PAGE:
– Collateral estoppel and law-of-the-case are construed narrowly and only apply where there are at least two separate, successive cases (for collateral estoppel) or where there is an appeals court decision on a legal issue and subsequent remand to a trial court (for law-of-the-case);

– A promissory note will be enforced to the letter and the court will not engraft conditions onto a clearly drafted note.  

Recovering Litigation Costs in Illinois State Court – What About Westlaw Research?

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In a small dollar case, a plaintiff’s recoverable “costs” typically include filing fees and service fees. See Household Int’l v. Liberty Mutual, 195 Ill. 2d 578 (2001).  This amount is usually negligible (usually less than $500) and not worth fighting over. However, where a fee-shifting provision in a contract provides for prevailing party “litigation expenses” or “costs of collection” (as many commercial contracts do) and the case drags on one or more years, the litigation costs can be substantial.

In Illinois, “[c]osts are allowances in the nature of incidental damages awarded by law to reimburse the prevailing party, to some extent at least, for the expenses necessarily incurred in the assertion of his rights in court.” Galowich v. Beech Aircraft Corp., 92 Ill. 2d 157, 165-66 (1982).

Code sections 5-108 and 5-109 – allow the a winning party to recover costs. The First District, in  analyzing a Federal Truth in Lending claim, held that any expenses paid to a third party including expert witness expenses, special process server expenses, deposition expenses, filing and messenger fees and computerized legal research costs can all be recovered by the prevailing plaintiff. Johnson v. Thomas, 342 Ill.App.3d 382, 401-402 (1st Dist. 2003).

By contrast, “overhead expenses” – costs a lawyer incurs independent of a specific case – are generally not recoverable.  Overhead costs include: telephone charges, in-house delivery charges, in-house photocopying, check processing, newspaper subscriptions, and in-house paralegal and secretarial assistance. Id. at 401-402.

The reason: overhead costs, at least in theory, are already reflected in an attorney’s hourly rate. See Harris Trust & Savings Bank, 230 Ill. App. 3d 591, 599 (1st Dist. 1992).

Whether a prevailing party can recover for computerized legal research expenses will turn on the winning side’s billing method.  Where the attorney’s fee is contingent or fixed – computer research expenses are not allowed.  The theory being that the computer research benefitted the contingent fee lawyer by reducing his research time and increasing his efficiency.  Because of this, the contingent lawyer should not be able to shift the computer research costs to a losing party.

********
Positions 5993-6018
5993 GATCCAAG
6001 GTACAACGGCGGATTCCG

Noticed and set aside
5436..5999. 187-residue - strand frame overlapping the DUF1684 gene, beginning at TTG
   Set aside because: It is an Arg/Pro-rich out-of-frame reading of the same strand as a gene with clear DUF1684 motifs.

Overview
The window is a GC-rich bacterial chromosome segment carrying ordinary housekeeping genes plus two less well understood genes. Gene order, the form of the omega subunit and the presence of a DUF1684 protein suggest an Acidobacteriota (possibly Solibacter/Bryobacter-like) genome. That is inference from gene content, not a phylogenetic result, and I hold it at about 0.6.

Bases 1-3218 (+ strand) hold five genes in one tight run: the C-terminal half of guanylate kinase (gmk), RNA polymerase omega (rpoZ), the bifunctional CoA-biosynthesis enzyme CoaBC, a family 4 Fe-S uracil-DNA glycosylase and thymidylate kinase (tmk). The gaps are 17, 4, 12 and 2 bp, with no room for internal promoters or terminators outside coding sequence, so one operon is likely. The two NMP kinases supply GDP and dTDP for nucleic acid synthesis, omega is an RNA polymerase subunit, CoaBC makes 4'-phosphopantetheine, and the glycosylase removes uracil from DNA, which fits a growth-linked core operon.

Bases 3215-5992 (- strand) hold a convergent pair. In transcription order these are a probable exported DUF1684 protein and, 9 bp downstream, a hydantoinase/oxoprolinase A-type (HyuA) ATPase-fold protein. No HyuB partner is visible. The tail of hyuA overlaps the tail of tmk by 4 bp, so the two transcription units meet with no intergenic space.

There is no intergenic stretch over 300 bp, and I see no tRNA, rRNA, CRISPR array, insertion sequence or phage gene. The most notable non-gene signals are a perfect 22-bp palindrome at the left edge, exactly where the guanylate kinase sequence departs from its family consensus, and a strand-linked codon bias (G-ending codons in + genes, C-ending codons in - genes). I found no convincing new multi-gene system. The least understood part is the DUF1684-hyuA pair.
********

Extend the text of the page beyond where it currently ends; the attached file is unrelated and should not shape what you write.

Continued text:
In contrast, for an attorney charging by the hour, the saved time resulting from computer research actually works against him – he will bill for fewer hours than if he researched the “old fashioned way” (does anyone remember Shepardizing?). 

With hourly billing, “the attorney should not be required to absorb the additional expense engendered by computer research fees in light of the diminished billable hours that result from such computer assistance”. Id.

Johnson does caution that computer research expenses are properly denominated “fees”; not costs. This is because computer research is part of the attorney’s overall effort in prosecuting or defending his client’s case. Id. So, if the statute or contract allows for recovery of fees and costs, computerized research expenses will be recoverable.  Conversely, if the contract only provides for winning party “costs”, computer research charges can’t be recovered under Johnson‘s rationale.

The take-away: I’ve been involved in more than a few multi-year cases where the litigation expenses (aside from the attorneys’ fees) exceeded $10,000.  As a consequence, a working knowledge of what litigation expenses an Illinois court will and will not permit is essential for practitioners engaged in protracted commercial litigation.